Not far from East Texas, even less distance from the Arkansas border, my first birthday happened in a little town, a little home, a little hospital. Quite a shindig, that first birthday. Late night, or early morning, it was dark out. A doctor, some nurses, Mom was there, Dad was in the waiting room. On the outskirts of that little town, logging trucks growled up and down a four-lane Louisiana State highway, east and west, in front of our rural, heavily wooded, place. Our little town’s “downtown” lay three miles west. What was east of us, down that road … I knew nothing about. I asked my dad, once.
“The only people I know who go down that way are these logging trucks you see going back and forth. It’s not a place where you want to go. In fact, I do not want you to go down there … at all.”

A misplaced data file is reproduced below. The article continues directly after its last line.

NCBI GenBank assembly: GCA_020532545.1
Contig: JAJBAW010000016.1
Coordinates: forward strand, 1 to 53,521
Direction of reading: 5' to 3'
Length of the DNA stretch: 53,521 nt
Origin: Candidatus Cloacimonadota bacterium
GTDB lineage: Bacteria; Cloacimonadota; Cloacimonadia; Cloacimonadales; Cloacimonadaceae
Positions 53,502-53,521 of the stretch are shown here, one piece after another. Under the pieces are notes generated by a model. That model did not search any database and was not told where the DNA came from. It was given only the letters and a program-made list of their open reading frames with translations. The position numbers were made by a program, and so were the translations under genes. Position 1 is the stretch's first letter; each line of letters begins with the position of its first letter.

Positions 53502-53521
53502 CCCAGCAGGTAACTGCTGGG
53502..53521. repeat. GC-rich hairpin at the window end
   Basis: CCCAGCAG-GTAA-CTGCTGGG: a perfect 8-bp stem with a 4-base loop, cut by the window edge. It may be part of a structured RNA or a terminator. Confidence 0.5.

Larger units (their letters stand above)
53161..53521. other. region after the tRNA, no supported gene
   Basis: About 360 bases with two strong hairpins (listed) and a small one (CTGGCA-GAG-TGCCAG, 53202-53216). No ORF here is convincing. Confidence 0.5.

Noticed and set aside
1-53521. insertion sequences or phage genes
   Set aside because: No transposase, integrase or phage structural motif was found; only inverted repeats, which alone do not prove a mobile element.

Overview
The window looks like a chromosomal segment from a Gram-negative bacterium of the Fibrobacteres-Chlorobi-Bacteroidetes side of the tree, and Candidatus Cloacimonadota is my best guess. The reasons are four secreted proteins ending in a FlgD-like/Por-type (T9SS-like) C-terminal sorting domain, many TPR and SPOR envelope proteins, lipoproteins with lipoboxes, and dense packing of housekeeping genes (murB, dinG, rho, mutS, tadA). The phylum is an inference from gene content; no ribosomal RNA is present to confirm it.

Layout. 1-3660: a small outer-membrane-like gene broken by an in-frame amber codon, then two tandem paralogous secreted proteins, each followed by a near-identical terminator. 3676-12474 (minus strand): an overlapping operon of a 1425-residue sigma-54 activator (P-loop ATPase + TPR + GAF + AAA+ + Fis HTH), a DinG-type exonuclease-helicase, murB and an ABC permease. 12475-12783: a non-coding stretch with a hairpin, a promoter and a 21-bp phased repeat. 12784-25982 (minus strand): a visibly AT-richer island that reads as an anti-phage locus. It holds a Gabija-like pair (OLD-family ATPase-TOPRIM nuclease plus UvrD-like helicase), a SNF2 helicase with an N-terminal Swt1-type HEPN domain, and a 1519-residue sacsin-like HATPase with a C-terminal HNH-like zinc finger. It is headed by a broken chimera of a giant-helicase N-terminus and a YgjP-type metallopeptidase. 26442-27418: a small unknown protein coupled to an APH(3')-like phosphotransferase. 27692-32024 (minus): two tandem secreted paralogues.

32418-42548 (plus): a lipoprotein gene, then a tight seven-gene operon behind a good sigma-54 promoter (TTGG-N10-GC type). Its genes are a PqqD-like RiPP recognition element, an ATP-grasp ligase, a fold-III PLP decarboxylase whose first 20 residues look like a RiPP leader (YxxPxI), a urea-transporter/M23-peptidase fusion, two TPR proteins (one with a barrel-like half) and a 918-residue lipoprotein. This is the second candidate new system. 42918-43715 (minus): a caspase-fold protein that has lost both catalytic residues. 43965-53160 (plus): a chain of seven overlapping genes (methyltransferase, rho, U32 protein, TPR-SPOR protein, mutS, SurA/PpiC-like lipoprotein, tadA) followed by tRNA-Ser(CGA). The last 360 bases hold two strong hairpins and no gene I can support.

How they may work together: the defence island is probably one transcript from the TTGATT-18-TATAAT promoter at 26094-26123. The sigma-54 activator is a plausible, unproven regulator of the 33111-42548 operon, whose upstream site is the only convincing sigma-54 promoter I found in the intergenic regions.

I never asked again. This was the “small town” South. Everyone knew your business, to a point; the same “small-town” South where secrets were part of the fabric, an old fabric, passed down through many generations, secrets that would never die. Since my pre-adolescent years, curiosity about the land east of us would not fade, like the secrets. While researching one of my favorite topics, “Fire Towers” / “Watch Towers”, I experienced an unexpected dose of irony, a powerful metaphor. I found out about a fire tower near the little town where I grew up, just east of our home, down that elusive highway, leading into an elusive place. A topographical map showed the symbol for a fire tower there, surrounded by forest, like other fire towers; yet, no picture. It bothered me that I couldn’t find a picture of the fire tower in my little town. I imagined a fire tower, in the midst of a dense wilderness, with a nameless, faceless, man looking out for miles in all directions. And yet, I could not see this fire tower hidden from me. It bothered me that I have not been able to find other pictures of the place where I grew up: the store (the only store in town that sold clothes, and a number of other categories of goods); the drug store; the barber shop; the original library; the cotton gin, the Legion Hall, the grocery store. Instead I found articles of sad things that have happened, and continue to happen. I still refuse to give up my town, but … I must do exactly that. It is no longer there. Yes, it is on the map. It goes by the same name. But it is not the same place. My little home town has died. Some places, you just can’t get to. Some mysteries remain mysteries. Some stories are not meant to be finished. We have our own stories, each playing an intricate role in our larger story, and we are called to live out that story, not the stories of others. We have our grieving that shows up in different ways: the loss of a friend, or a family member; the loss or “home”; the loss of community that we once had with certain, special, individuals. And with this reality, another, more powerful reality stands strong in the present: we transcend that pain, our pain, our loss. We have vision, passion, creativity for beauty and meaning that must overwhelm that past. There is joy in the present; there is joy in tomorrow; there is joy in the future. I am immensely thankful for that.